Choosing the right property survey
There will come a point in your house-hunting ventures when you finally find the right home, but before you go ahead and finalise the buy it’s important to ensure the property is not going to collapse around you; buyers often miss or even ignore things like crumbling bricks, peeling paint and noisy pipes. This is where a survey comes in, to assist in spotting possible flaws throughout a property, which can only be of benefit when it comes to negotiating the price.
Mortgage Lender’s valuation
Many buyers rely on a mortgage lender’s valuation, which reveals serious issues that affect a property’s value. A valuation is a relatively simple process; a surveyor will check the property throughout and evaluate its value based on its overall condition, the value of property in the area and the overall state of the housing market. The report will also contain a summary of the property’s condition, as well as comments on any possible faults that may be existent. This is probably the only survey you’ll need if you’re buying a new build, otherwise you may need to have a more comprehensive survey carried out.
Types of surveys
The two surveys available are a homebuyer’s and a building survey; both are carried out by chartered surveyors and are recognised by The Royal Institution of Chartered Surveyors.
A homebuyer’s survey is more comprehensive than a valuation report. This survey checks the overall condition of the property (similar to the valuation report), any major faults and any urgent issues which require specialist advice. It will look for damp within walls, timber damage and the condition of damp-proofing. The survey also covers drainage and insulation, as well as what it will cost to rebuild the property for the purpose of insurance and the value of the property on the open market.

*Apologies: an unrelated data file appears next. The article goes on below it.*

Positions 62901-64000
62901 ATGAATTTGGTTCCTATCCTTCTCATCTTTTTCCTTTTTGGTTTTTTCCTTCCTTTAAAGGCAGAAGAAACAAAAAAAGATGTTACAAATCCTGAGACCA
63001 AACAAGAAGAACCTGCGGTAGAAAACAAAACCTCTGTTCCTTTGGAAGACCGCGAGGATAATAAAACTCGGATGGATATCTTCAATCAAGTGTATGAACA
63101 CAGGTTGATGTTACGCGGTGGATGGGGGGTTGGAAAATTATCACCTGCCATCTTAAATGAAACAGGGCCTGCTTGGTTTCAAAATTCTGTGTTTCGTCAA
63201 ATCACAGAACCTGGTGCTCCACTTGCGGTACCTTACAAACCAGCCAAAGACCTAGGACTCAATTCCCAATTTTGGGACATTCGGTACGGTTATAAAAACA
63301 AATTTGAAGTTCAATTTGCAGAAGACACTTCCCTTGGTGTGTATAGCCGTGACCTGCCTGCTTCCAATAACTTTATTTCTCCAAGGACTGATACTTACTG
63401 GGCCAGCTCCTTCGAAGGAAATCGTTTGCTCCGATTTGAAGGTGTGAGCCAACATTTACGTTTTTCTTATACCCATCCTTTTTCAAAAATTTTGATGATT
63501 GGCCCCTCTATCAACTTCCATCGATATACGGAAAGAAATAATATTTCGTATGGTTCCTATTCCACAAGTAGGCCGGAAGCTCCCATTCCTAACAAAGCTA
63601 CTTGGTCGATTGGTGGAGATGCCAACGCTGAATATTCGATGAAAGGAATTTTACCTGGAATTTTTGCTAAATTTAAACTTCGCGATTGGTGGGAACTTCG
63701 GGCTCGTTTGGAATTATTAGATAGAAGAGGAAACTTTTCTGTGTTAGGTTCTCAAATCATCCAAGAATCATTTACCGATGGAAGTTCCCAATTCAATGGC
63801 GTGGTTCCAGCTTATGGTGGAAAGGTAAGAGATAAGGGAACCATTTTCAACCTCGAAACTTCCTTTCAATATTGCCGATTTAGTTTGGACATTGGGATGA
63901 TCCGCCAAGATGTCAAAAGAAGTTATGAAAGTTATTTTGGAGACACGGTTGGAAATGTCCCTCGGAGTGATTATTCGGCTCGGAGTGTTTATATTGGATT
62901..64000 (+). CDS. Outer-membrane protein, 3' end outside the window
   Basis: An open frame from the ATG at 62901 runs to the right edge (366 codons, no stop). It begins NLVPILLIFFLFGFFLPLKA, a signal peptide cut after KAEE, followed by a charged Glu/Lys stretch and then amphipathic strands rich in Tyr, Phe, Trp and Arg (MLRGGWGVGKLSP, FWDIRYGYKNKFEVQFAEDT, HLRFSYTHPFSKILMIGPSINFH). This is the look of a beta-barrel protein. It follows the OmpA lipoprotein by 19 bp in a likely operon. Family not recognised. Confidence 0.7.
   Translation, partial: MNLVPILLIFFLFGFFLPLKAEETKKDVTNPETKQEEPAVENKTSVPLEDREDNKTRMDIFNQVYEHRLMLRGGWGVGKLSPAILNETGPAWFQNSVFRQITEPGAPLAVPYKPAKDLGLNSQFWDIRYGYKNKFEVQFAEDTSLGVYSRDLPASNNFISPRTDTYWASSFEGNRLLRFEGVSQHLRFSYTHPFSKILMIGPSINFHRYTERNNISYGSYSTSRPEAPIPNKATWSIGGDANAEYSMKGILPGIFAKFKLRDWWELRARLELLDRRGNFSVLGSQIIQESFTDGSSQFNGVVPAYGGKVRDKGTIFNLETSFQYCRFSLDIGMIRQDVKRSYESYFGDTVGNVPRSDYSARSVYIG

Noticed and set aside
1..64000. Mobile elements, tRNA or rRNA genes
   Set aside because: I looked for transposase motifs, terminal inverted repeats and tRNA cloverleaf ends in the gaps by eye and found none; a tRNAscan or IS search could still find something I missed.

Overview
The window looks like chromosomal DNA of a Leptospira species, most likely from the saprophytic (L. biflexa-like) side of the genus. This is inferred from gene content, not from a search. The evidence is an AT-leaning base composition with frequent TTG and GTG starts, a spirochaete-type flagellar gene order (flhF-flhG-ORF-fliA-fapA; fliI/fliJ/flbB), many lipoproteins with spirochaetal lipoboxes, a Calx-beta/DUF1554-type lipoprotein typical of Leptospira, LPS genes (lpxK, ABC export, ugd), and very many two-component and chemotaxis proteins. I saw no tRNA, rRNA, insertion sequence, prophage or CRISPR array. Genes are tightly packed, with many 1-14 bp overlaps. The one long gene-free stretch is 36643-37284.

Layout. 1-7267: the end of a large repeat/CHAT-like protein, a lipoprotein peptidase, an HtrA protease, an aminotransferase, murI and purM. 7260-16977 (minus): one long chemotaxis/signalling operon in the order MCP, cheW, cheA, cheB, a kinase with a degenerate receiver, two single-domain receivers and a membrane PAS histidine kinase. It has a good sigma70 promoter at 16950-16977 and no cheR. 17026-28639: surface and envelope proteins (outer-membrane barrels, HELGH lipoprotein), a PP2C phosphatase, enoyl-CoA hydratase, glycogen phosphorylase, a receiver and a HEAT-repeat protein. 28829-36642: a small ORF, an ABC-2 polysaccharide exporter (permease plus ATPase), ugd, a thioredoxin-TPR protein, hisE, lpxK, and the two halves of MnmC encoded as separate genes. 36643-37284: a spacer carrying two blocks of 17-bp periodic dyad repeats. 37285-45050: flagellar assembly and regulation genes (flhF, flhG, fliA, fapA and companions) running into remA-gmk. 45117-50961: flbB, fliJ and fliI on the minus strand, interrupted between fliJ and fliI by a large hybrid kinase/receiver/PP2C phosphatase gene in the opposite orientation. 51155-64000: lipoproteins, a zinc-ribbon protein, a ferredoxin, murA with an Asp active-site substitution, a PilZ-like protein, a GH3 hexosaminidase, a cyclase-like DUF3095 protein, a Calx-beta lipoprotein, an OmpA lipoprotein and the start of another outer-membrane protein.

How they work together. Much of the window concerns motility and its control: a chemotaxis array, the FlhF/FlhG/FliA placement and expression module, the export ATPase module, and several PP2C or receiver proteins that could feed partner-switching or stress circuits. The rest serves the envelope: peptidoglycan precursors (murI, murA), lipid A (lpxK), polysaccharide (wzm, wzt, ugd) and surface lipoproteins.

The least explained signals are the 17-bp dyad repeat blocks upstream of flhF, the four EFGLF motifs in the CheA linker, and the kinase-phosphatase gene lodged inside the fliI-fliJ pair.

A homebuyer’s survey however is not appropriate for properties in need of renovation or serious changes; these require a full structural survey or building survey, which examines major issues and small defects, the cost of repairs, materials used in the building of the property, and its location.
Do you need a survey?
A survey acts to assess the overall state of a property and achieve transparency, so you know exactly what you’re buying and its overall value. A survey can typically cost a few hundred pounds, but it’s a wise investment as you could be risking spending thousands of pounds later on fixing issues you weren’t aware of beforehand. Many homeowners even pay for a survey before putting their home on the market, since it will locate any issues that may need to be addressed before it gets listed with an agent. It also signals to potential buyers that you care about your home and have done everything you can to make sure it’s suitable for the next owners.
Will you be paying for a survey on your own home or a property you’ve got your eye on? Let us know on Twitter @haart_uk!